One thing that I like to do is making lists, especially ranked lists. Countdowns are one of the joys in my life. Well, one thing I can do on this blog is make countdowns based on topics in animation. I've already been doing some of this through my rankings of my favorite Oscar nominated films every ten years, and I'll do things on other animation-related topics from time to time. And this first one is something that had been bouncing around in my head since I saw The Big Snit for the first time back in 2007: the top five animated atomic explosions.

And yes, in case you hadn't seen it before, NSFW means Not Safe For Work. Even though these next scenes are animated, there are still images that are quite graphic. You have been warned.

Wednesday, July 11, 2012

Best Animated Short - 1985

And we have now arrived at 1985, the year of my birth. Now I'm sure anybody would be biased towards their year of birth, but I do think 1985 was something special. For example, it was the year of "We are the World" and the Live Aid concerts, which raised millions of aid for the famine in Ethiopia. The NES launched in October, lifting console gaming from the Atari Crash and making it the profitable industry it is today. Calvin and Hobbes debuts in newspapers, beginning a 10-year run where they become an integral part of pop culture. And that was the year the Kansas City Royals, the team I grew up watching, ended years of playoff futility by winning the World Series.

Yeah, there were a few dark sides of 1985. There was the New Coke fiasco. There was the hijacking of TWA flight 847, which resulted in only one death, and the crash of Japan Airlines flight 123, which resulted in 520. And the Royals have gone on an even longer 27-year streak where they never even made the post-season. Nevertheless, 1985 was a pretty good year.

Wednesday, July 4, 2012

Best Animated Short - 1986

We are now at 1986, which was a fairly interesting year, although most of the major events were tragedies. It began with a literal bang with the Challenger disaster, which killed six astronauts and a schoolteacher in their prime. Then in April came the Chernobyl disaster, the worst nuclear accident in history, and one that still resonates in popular culture 26 years later. Thousands were killed in Cameroon in August as Lake Nyos released a large cloud of carbon dioxide. It was an up and down year for Boston sports. Roger Clemens put his stamp in baseball history for the first time with his 20-strikeout game, and then the Celtics won the NBA finals. And then they went on to draft Maryland basketball star Len Bias, seemingly ensuring a Celtics dynasty. Yet it all came crashing down only two days later when Bias died from a fatal cardiac arrhythmia after trying cocaine for the first time. The Red Sox seemed to make up for the tragedy by getting only one out away from their first World Series since 1918, but then Bob Stanley allowed the game-tying run with a wild pitch (or a passed ball depending on who you want to believe), and then the game-winning run scored when an over-eager Bill Buckner rushed to field a grounder so quickly that the intertia closed the glove, letting the ball slip between his legs.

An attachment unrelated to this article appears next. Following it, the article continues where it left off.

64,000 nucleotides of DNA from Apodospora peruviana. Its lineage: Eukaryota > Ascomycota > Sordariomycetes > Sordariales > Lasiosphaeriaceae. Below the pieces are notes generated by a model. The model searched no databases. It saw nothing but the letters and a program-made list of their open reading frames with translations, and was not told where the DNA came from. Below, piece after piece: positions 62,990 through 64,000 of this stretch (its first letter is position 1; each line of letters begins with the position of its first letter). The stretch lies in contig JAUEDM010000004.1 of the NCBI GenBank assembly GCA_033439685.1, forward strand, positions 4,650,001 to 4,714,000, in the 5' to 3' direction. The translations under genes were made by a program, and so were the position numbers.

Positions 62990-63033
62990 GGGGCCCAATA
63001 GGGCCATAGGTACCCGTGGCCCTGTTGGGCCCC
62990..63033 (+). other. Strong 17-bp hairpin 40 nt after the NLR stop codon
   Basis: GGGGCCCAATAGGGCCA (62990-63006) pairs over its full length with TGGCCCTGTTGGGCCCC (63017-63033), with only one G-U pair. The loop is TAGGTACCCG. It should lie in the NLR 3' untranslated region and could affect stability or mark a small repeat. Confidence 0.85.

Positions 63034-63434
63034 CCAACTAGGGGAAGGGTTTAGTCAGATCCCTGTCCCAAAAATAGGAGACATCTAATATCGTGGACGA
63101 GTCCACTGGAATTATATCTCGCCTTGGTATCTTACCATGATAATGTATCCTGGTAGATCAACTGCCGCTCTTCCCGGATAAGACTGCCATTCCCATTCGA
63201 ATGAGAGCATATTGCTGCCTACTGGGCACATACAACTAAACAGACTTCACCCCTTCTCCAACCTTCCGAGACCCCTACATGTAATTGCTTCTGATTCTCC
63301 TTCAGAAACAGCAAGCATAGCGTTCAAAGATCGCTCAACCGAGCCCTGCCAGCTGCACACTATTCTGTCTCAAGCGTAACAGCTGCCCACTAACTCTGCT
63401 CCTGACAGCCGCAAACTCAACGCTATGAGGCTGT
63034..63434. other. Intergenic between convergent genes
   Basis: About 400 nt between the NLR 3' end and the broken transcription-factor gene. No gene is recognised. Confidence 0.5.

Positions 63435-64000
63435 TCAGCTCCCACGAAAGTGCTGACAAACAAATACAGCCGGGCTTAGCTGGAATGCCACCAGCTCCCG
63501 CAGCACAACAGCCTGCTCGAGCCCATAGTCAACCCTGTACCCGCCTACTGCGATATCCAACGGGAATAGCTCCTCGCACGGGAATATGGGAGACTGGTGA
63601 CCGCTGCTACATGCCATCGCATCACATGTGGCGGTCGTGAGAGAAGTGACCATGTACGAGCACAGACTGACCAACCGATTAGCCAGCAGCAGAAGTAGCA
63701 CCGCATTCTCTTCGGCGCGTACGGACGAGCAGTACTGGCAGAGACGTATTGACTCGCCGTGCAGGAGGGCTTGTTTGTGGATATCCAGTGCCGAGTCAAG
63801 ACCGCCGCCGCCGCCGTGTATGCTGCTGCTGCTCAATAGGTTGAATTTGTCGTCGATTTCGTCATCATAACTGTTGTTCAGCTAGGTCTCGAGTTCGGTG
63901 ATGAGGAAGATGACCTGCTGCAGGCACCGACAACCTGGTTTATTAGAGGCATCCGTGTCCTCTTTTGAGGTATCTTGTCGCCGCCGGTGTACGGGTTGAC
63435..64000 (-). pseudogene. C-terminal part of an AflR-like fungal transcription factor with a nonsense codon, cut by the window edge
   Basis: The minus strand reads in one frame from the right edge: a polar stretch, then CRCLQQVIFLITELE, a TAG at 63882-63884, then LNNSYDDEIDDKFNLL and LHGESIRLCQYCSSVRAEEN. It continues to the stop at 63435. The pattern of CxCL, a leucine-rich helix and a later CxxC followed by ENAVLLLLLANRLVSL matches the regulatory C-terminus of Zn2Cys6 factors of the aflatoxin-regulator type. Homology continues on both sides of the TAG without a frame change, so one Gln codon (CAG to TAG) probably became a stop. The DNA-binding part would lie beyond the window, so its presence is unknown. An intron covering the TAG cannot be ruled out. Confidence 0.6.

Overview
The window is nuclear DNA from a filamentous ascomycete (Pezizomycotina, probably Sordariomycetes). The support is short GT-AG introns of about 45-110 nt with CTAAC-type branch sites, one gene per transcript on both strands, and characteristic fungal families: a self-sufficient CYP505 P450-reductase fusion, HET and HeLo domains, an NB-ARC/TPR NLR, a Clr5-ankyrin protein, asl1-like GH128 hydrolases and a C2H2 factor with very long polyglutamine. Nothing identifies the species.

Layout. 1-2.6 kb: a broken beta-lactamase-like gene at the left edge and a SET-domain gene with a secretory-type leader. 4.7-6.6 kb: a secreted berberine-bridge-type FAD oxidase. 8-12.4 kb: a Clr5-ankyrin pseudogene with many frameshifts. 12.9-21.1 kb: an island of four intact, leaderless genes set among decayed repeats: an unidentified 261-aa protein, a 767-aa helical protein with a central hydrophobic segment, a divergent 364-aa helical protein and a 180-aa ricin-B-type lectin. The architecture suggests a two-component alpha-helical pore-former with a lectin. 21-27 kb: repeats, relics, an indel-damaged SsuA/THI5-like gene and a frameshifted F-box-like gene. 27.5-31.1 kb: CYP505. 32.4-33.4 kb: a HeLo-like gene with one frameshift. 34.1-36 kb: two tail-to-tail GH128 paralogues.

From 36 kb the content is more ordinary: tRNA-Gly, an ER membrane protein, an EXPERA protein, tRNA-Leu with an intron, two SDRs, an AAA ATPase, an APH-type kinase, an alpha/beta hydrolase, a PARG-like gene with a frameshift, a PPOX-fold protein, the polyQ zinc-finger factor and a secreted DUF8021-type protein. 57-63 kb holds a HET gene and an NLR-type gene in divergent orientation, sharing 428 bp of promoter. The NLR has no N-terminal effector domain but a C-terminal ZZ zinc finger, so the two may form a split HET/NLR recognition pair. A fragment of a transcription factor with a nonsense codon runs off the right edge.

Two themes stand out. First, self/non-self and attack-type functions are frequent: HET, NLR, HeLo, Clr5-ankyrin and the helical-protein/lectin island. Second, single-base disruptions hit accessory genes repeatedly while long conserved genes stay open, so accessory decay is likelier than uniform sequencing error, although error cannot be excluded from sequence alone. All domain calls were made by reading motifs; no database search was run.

Wednesday, June 27, 2012

Best Animated Short - 1987

Well, here we are in our 25th review! On one hand I'm thinking, "Yey! We're at 25 reviews already!" On the other hand, we've been doing this since February. With only 25 reviews in four months, it'll take a long time before I finally finish. Oh well. I'm liking this one review / week pace. I don't foresee myself doing it any faster again, especially with board studying coming up. Plus, it should give me more time to get those last seven shorts I am missing. Although it'll be hard with one still locked up in Disney vaults, this time without a Prometheus-like director to release it to the public, and another one considered lost. But I'll still do my best.

Saturday, June 23, 2012

'Winnie the Pooh and the Blustery Day' Jigsaw Puzzle